But I am admittedly polarized on this one.
Any time you trade five players for a single man, there is a hefty expectation that you're acquiring along with the player. Hayes never developed into the superstar that the Phillies thought they were getting to take over post-Mike Schmidt, but the did get a solid player.
In the end, when you make a "five-for-one" type of deal, you need to come out on top. The Phillies probably didn't in the long run, but they made it close. Franco was the only notable player traded to Cleveland.
Acquiring Jim Bunning from the Detroit Tigers was easily one of the best moves in the history of the Phillies organization. The Tigers were selling low and it was the Phillies who pounced quickly to get a deal done.
A few seasons later, it was the Phillies turn to make a mistake with Bunning. Seeing that the team was going nowhere fast, they attempted to trade Bunning while his value was at its highest. He had just won 74 games for the Phillies in just four seasons.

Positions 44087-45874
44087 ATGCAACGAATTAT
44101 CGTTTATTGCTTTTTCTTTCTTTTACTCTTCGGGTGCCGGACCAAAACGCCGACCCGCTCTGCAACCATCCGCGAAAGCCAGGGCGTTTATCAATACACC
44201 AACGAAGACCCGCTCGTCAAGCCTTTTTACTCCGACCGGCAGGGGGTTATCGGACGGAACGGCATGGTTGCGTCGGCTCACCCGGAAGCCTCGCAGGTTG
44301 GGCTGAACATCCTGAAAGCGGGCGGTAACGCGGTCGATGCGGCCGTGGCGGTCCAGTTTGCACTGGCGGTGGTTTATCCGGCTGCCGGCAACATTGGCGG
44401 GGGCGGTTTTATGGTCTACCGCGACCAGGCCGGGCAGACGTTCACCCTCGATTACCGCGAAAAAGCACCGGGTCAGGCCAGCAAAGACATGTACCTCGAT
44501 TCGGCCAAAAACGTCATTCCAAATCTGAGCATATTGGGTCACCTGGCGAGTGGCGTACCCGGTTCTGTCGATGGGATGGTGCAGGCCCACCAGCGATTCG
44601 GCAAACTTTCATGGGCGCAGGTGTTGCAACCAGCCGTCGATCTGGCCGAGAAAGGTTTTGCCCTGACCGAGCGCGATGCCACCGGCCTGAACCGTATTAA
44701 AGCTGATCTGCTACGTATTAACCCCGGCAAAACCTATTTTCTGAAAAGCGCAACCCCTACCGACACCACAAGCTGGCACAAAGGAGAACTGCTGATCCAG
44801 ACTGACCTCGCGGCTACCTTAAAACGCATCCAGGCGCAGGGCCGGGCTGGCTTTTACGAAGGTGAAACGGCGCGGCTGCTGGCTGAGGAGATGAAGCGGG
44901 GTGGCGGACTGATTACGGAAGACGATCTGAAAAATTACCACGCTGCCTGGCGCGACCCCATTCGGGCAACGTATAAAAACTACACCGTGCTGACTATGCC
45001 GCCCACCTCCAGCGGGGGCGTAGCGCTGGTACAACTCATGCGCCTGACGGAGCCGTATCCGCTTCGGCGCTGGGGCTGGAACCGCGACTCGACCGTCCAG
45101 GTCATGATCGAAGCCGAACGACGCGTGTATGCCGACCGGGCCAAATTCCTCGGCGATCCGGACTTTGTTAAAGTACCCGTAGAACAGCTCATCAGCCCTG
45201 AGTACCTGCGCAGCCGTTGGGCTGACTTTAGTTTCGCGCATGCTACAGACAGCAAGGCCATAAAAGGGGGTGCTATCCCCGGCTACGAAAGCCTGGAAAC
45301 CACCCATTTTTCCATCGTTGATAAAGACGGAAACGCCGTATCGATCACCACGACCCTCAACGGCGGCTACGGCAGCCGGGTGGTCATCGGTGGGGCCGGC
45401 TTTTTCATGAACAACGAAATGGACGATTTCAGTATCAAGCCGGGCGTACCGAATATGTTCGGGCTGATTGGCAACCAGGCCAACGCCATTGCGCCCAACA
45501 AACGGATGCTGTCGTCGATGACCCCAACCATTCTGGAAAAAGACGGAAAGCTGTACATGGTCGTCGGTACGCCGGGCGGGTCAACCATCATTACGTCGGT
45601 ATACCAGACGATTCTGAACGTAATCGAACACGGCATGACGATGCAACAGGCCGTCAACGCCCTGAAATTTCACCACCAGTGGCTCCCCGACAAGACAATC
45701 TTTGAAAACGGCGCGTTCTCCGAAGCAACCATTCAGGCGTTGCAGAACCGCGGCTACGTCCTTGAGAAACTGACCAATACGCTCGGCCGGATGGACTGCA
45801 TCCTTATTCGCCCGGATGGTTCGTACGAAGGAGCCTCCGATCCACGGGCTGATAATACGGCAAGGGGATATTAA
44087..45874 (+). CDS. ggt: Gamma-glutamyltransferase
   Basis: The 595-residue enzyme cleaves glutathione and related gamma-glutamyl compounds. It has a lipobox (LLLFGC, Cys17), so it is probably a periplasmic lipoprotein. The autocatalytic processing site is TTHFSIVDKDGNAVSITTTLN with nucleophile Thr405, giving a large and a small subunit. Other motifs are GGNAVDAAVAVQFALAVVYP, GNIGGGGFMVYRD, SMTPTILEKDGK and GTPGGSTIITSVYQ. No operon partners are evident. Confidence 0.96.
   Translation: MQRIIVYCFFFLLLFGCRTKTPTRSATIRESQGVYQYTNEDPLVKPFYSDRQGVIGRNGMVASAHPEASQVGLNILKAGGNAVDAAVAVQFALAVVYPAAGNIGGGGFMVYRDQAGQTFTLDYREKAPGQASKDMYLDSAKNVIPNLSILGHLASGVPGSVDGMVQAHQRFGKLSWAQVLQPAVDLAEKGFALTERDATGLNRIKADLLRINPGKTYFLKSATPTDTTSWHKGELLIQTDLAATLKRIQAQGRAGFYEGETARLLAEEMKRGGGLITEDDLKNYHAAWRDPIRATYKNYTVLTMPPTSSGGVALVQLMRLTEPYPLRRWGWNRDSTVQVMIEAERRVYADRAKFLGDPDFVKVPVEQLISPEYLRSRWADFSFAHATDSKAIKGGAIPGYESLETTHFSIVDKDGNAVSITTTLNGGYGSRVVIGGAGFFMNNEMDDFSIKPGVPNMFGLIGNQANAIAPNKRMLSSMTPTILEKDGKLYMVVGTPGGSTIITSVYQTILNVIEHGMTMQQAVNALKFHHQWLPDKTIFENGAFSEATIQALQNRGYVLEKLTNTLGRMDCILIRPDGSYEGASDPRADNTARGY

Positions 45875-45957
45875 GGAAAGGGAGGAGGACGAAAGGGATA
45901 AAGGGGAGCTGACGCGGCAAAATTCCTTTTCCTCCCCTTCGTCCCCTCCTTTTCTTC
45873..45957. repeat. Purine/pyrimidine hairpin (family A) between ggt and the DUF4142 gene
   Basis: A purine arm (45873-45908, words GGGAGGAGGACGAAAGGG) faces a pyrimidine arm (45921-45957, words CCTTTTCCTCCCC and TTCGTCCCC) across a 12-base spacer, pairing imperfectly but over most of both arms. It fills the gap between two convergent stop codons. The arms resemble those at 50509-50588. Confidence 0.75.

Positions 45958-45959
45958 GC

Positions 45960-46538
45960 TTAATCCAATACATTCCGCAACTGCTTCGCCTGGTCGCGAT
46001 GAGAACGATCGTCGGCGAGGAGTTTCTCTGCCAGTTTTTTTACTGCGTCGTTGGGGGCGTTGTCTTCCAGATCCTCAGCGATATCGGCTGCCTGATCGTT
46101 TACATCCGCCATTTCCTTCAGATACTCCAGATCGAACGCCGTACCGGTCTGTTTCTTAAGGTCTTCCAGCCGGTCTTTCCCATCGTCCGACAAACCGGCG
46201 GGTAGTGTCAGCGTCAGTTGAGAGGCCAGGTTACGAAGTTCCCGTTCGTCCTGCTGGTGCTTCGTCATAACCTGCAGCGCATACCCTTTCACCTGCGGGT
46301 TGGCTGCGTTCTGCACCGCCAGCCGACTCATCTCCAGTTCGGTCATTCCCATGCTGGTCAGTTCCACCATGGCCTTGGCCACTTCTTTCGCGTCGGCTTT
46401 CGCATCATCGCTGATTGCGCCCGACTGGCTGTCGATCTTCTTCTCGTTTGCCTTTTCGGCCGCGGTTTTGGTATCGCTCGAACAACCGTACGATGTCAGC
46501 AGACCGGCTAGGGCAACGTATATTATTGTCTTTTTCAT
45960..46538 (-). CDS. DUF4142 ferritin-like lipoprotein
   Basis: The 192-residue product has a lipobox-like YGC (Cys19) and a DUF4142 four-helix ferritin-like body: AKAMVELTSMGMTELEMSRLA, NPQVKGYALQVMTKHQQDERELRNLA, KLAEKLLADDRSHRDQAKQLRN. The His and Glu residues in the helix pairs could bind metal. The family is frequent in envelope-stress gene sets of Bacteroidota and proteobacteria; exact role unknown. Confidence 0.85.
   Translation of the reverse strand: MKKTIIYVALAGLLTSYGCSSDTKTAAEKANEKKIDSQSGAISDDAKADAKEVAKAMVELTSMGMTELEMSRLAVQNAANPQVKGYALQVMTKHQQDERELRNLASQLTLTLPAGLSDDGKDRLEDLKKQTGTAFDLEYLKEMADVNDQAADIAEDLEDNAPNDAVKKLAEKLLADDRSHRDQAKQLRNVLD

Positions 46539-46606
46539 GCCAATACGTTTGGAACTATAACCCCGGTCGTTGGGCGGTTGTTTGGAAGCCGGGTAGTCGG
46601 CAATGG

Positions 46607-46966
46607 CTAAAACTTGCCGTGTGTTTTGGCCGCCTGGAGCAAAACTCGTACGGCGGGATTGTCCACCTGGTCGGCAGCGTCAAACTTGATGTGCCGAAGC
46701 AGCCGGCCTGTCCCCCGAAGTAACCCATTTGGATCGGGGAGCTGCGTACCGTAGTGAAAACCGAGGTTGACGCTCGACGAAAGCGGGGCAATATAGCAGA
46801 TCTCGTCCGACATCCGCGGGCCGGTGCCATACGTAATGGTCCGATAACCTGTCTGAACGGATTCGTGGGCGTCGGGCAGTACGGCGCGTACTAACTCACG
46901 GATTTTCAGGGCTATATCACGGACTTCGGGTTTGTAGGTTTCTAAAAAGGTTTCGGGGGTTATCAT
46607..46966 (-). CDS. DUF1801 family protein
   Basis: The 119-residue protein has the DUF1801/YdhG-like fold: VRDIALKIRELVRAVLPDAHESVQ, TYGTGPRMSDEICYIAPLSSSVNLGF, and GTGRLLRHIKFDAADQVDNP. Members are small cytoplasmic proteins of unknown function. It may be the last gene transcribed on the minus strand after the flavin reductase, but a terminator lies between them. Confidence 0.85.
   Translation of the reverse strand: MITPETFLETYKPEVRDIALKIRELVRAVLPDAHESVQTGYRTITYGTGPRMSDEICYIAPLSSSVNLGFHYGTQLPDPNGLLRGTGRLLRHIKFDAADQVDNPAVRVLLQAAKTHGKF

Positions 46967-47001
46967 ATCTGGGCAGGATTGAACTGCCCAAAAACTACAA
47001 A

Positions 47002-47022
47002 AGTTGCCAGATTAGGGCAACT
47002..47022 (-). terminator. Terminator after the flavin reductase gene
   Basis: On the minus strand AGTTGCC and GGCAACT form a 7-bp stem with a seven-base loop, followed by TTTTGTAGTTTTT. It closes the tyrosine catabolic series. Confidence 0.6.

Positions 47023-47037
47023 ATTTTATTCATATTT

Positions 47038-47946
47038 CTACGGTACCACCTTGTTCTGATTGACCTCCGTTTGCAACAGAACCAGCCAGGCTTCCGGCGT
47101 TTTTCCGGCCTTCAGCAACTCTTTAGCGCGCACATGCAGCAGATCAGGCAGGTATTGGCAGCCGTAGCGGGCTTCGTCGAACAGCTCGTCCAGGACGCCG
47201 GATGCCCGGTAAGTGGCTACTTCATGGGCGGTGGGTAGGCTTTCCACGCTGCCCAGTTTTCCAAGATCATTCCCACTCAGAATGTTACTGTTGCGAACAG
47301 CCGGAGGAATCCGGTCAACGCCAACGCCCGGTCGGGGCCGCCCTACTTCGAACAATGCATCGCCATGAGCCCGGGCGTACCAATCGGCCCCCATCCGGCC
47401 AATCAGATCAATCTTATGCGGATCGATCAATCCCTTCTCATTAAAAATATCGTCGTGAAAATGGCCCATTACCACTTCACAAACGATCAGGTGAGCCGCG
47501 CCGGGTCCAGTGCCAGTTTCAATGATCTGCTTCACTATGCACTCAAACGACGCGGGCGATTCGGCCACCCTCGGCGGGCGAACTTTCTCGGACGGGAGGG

It was a chance for the Phillies to land franchise changing talent, but instead, they found themselves swindled by the rival Pittsburgh Pirates.
The Pirates sent Don Money, Woodie Fryman, Bill Laxton and Harold Clem to the Phillies, none of whom had much of an impact.
Of course, it was assumed that this was another example of the Phillies' ownership group refusing to spend money on the team. Bunning was about to get expensive.
Jonathan Papelbon's contract is going to be a burden in the future whether or not he pitches well, but that's on Ruben Amaro Jr.'s shoulders. You can't blame a player for taking money when an executive is practically begging him to take it.
But that's the road ahead for the Phillies closer, who signed a four-year, $50 million contract before the 2012 season. According to FanGraphs, his performance was worth an estimated $6.3 million in 2012.
Simple math tells us that he'll have to be worth $43.7 million over the next three seasons to live up to that contract, and that doesn't even include the option year.